‘Jodi Ami Beche Firi’: Does Chorki make good use of Misha’s talent?

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Spoilers Ahead

When Chorki announced the release of a new project “Jodi Ami Beche Firi”, starring Misha Sawdagor in the lead, I was rather excited at the prospect of watching the biggest villain of Dhallywood come to life on an OTT platform.

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Unfortunately, no amount of nostalgic value attributed to the man could justify how disappointing the three-episode long limited series was for me.

In the series, Misha plays the role of Robiul, a wealthy man who made all of his money through means of corruption and deceptive schemes. Despite having a family with his wife and two children, he also has an ongoing extramarital affair with a much younger woman.

As shown in the trailer, the night he gets stuck inside an elevator is when all the realisations and regrets of all his sins come crashing down, as he panics and fumbles for survival.

From the way the highly stressed atmosphere of the out-of-service elevator was portrayed in the teaser—combined with the way Robiul was delivering his monologue—I was expecting to see the moral conflicts of a person in imminent crisis. Which would eventually shed light on prior events in Robiul’s life, before reaching a resolution.

However, I am now unsure whether the spoiler alert at the beginning of this article is of any use, because what we see in the trailer is exactly what happens in the series, with no further plotline beyond it—let alone character development.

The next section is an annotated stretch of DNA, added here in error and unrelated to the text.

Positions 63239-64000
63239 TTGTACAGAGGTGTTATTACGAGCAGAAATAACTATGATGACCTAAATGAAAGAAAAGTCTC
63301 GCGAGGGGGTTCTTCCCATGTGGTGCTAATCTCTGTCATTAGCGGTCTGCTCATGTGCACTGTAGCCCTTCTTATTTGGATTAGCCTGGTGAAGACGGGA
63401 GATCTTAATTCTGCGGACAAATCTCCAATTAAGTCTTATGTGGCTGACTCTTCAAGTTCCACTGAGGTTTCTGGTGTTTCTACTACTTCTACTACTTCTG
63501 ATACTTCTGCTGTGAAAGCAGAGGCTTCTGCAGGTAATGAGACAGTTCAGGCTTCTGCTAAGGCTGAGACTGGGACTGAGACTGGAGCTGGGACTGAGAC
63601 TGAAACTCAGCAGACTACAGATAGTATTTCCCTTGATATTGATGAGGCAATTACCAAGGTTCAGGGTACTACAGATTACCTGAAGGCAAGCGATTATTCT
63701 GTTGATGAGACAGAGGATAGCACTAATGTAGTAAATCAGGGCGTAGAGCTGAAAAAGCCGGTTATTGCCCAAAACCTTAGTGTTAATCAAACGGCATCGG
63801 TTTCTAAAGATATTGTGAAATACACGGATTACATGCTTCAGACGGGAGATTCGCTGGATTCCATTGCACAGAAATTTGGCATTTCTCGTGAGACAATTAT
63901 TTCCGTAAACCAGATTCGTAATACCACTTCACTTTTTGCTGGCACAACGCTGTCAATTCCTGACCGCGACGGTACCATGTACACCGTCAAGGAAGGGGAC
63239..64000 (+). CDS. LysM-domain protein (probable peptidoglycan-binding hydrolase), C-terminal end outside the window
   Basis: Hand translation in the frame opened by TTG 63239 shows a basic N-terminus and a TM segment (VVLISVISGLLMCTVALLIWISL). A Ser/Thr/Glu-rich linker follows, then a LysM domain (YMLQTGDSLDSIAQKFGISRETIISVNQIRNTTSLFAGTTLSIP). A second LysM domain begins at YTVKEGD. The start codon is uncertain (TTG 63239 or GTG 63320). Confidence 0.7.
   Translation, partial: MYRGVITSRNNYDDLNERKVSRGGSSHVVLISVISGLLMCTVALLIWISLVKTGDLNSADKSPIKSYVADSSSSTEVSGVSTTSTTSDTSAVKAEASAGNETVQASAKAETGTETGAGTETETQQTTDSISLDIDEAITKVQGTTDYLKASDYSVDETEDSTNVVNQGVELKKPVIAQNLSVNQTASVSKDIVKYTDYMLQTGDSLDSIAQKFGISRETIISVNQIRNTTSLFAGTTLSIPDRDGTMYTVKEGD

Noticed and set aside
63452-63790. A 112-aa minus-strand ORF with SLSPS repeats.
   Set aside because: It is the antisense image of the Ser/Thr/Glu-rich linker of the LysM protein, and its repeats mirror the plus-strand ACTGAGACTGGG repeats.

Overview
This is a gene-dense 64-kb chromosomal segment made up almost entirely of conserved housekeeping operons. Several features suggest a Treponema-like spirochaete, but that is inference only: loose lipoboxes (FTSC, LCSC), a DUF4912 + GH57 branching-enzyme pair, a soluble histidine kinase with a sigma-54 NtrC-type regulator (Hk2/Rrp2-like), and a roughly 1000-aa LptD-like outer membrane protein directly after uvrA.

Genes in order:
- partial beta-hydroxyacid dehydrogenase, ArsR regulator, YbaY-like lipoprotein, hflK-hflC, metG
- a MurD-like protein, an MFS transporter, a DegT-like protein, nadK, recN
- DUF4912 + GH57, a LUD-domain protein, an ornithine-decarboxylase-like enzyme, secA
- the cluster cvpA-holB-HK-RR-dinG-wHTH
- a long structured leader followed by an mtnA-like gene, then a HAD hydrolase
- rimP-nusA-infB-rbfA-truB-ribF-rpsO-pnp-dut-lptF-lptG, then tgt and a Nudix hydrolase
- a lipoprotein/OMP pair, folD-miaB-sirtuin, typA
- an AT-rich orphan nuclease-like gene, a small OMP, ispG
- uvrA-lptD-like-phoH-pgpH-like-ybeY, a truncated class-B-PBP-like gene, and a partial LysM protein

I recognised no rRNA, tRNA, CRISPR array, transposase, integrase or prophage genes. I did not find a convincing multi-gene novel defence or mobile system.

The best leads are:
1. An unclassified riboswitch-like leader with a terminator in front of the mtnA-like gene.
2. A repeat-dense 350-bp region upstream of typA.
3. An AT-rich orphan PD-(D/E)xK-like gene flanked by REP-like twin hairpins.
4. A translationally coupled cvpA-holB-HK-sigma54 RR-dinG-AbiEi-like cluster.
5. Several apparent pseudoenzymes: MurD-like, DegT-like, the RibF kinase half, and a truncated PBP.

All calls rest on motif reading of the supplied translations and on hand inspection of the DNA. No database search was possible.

Shahnaz and Sheela, the only two female leads of the series, are so painfully stereotyped that it’s apparent that they are written from a male point of view (POV). Sheela, played by Dilruba Hossain Doyel, is visibly sexualised for a majority of the little screentime she had—fitting the typical image of a mistress with no personality whatsoever.

Shahnaz on the other hand, played by Bijori Barkatullah, is limited to being a money-hungry spouse who, in the end, doesn’t even hold her cheating husband accountable for his actions.

Thinking about Misha Sawdagor’s character, his monologue delivery feels very artificial—a reason why he probably could not embody the role convincingly. The whole sequence of him being stuck in the lift had so much potential to play with, but the entirety of it is spent with him praying for his survival and sending short apology clips to people he did dirty.

While this wasn’t a bad take to begin with, his apologies neither reveal the stories behind them nor build any nuance around them. The biggest disappointment is when he’s hurriedly forced into portraying a changed man at the end of the series, and all his past deeds are made to be justified with the emotional build-up around people watching the videos sent to them.

“Jodi Ami Beche Firi” didn’t have any remarkable suspense to it, and the missed attempts at saving it with comedic bits created even more confusion. The entire duration of the series is just a little over an hour, and seemingly not much effort was given to utilise any of it to tell a remarkable story.

Author: desi123

Desi123.com is an online news portal that aims to provide the latest trendy news for Asians living in Asia and around the World.

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